Five years ago, I had an interesting conversation with a veterinarian friend about dog food. We were talking about diabetes in one of the dogs she was treating, and I remarked "that's what happens when you feed a carnivore carbohydrate". She gave me a funny look. At the time, I was seeing the world through the low-carb lens, and I remember thinking how bizarre it was that she didn't yield to my impeccable logic. As they say, live and learn.
The journal Nature published a fascinating paper on the evolution of the domestic dog today (1). Researchers compared the genome of wolves and domestic dogs to see what genetic changes accompanied domestication.
Humans first domesticated dogs at least 10,000 years ago, so they went through the agricultural revolution alongside us (2, 3). In other words, when we ate grains and legumes, they ate grains and legumes, at least to some extent. I've described in previous posts how humans acquired genetic adaptations to recent dietary changes (4, 5).
It is therefore fitting that the Nature article is titled "The Genomic Signature of Dog Domestication Reveals Adaptation to a Starch-rich Diet". Along with a variety of genetic changes that may impact brain development and function, they identified changes in three genes that play a key role in starch digestion and absorption. One of these genes, AMY2B, encodes pancreatic amylase, an enzyme that digests starch into glucose in the small intestine. Wolves only have two copies of AMY2B (one on each copy of chromosome 6), while domestic dogs carry 4-30 copies, suggesting that domestication has improved dogs' ability to digest starch.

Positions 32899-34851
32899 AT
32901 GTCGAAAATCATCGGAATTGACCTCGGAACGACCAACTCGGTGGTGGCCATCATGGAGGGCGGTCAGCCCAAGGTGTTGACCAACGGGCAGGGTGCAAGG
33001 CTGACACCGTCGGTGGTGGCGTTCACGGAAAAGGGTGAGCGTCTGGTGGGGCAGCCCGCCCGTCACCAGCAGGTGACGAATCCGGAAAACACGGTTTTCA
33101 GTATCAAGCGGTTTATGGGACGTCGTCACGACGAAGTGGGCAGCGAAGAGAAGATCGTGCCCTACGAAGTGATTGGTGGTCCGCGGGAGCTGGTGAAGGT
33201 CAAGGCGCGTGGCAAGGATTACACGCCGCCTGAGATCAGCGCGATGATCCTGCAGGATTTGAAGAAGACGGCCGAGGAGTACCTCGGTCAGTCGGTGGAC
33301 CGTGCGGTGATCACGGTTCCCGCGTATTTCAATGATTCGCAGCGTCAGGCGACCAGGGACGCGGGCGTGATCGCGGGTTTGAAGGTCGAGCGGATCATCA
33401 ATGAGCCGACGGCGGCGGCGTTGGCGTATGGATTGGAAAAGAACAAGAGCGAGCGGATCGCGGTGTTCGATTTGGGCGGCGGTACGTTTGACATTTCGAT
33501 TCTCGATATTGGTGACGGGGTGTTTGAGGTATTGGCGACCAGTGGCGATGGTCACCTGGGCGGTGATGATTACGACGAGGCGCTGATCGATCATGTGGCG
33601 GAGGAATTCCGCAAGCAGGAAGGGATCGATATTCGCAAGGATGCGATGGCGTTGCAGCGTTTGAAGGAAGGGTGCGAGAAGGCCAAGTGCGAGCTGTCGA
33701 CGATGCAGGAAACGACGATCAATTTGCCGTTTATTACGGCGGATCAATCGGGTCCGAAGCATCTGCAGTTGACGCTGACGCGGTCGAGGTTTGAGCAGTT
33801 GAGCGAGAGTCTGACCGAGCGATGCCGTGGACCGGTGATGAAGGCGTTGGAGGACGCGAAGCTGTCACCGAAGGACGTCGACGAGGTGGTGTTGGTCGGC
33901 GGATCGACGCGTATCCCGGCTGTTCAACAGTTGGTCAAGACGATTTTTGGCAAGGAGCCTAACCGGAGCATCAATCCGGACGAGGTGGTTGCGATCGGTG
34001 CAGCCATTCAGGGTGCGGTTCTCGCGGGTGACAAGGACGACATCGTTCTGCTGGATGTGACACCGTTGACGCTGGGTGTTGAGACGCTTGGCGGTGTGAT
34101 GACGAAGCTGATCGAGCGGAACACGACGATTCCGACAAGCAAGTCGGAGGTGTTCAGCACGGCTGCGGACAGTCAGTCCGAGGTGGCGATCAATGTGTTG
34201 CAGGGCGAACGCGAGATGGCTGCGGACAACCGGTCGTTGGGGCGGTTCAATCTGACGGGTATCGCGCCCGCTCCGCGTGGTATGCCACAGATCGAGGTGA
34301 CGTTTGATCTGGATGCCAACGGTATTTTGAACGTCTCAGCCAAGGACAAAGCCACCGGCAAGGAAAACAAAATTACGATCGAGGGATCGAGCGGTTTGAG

This is fascinating because a similar genetic change occurred in humans. Dogs only produce amylase in the pancreas, while primates such as humans express it in the saliva in addition to the pancreas. Salivary amylase is encoded by the AMY1 gene. Chimpanzees, which eat a low-starch diet*, only have two copies of AMY1, while humans carry 2-15 copies (average ~6) (6). In other words, both humans and dogs responded to increased starch consumption with similar genetic adaptions. This is an example of a phenomenon called "convergent evolution".
It appears that my veterinarian friend was right to doubt my impeccable logic-- she knew from experience that dogs tolerate a certain amount of carbohydrate in the diet quite well. Now she has genetic evidence to back her up. Wolves may be largely carnivores, but domestic dogs tend to be omnivores-- yet another example of rapid genetic adaptation to diet.
* The diet of chimpanzees and bonobos is low in starch but not low in carbohydrate-- fruit is their main staple.